Clarence J. Shearn

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Clarence John Shearn
Shearn as justice of the New York State Supreme Court 1914
Born Leeds, Massachusetts
Died February 12, 1953(1953-02-12)
New York City, New York
Nationality American
Occupation lawyer, judge
Employer New York State Supreme Court
Spouse(s) Eva Petty Shearn

Clarence John Shearn (1869 – February 12, 1953) was a prominent New York City lawyer, a judge in the New York Court of Appeals, and a president of the New York City Bar Association.


Shearn was born in Leeds, Massachusetts in 1869. He graduated from Cornell University in 1890 and New York Law School in 1893, and was admitted that year to the New York bar.

Shearn began a highly successful private practice in 1893, and soon became an attorney for William Randolph Hearst. With Hearst’s backing, Shearn unsuccessfully ran for New York County District Attorney in 1905 and Governor of New York in 1908 on the Independence Party ticket.[1]

In 1914 Shearn was appointed as a Justice of the New York State Supreme Court for the First District, based in Manhattan. In 1916, he was elevated by Governor Charles S. Whitman to the Appellate Division, First Department, where he served until 1919. In 1919 he left to pursue private practice with the law firm Shearn & Hare.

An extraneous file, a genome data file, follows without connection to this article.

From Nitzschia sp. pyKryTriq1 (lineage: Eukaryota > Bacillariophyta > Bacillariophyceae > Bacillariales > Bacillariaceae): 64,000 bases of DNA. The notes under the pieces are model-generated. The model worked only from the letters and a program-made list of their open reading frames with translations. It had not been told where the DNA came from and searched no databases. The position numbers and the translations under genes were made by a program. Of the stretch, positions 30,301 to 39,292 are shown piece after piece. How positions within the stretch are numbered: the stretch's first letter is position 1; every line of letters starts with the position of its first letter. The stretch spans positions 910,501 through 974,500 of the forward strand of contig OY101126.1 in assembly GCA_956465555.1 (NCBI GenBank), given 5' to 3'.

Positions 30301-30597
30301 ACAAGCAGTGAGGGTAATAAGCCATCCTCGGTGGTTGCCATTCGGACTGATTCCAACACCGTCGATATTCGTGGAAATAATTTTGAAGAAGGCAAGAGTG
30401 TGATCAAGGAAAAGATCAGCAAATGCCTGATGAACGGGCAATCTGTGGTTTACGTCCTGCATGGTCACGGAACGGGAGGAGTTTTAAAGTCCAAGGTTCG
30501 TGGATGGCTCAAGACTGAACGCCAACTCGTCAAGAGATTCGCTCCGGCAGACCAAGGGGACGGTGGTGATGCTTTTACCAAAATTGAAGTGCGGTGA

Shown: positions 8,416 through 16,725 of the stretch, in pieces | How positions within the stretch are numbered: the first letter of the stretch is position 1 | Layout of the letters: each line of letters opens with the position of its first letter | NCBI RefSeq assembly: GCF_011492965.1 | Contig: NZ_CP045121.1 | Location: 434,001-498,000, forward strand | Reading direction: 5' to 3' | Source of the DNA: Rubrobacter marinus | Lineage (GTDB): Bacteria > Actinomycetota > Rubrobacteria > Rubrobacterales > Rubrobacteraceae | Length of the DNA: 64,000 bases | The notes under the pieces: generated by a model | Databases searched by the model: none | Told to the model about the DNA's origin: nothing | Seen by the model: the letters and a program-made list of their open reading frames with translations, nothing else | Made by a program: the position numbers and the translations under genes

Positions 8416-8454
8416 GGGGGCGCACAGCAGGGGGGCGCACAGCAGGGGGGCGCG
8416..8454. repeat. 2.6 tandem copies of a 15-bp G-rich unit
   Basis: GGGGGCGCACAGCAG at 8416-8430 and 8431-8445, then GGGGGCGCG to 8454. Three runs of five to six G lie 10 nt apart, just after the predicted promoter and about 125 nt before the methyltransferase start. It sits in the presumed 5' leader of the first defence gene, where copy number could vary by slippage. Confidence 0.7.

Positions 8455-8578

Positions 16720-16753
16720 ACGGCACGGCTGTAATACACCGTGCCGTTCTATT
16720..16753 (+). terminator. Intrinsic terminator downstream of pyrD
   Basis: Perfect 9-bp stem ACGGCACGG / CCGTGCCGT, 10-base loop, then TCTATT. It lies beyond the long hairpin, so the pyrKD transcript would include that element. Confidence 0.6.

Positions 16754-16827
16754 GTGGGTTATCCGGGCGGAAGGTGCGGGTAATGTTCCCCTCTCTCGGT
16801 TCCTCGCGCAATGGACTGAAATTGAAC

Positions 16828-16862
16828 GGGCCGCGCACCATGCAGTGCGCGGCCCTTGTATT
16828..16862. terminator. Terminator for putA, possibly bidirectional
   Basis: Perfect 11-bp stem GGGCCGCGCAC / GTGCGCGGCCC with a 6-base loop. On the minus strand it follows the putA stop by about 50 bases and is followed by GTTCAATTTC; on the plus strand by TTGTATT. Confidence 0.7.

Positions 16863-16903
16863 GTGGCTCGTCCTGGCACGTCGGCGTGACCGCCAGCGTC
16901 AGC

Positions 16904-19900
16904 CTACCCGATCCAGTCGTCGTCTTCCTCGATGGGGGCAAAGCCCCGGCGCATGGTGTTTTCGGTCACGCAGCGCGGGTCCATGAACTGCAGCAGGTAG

In 1924 Shearn was counsel for the Transit Commission in the New York City Subway investigation conducted for Governor Al Smith by Supreme Court Justice John V. McAvoy, who found Mayor John F. Hylan responsible for subway congestion and exonerated the Transit Commission. In 1928 he was Governor Smith’s commissioner in an investigation of the Queens sewer system that resulted in the conviction of Queens Borough President Maurice E. Connolly of conspiracy to defraud the city. As president of the New York City Bar Association from 1935 to 1937, Shearn was an initiator of the investigation into the ambulance-chasing racket. In 1938, William Randolph Hearst appointed him a voting trustee to reorganize the vast Hearst publishing and business holdings.

Shearn died of a cerebral hemorrhage on February 12, 1953 at the age of 83 in New York City.


  1. ^ HEARST READS MORE LETTERS in NYT on September 25, 1908 (with sketches of the nominees)

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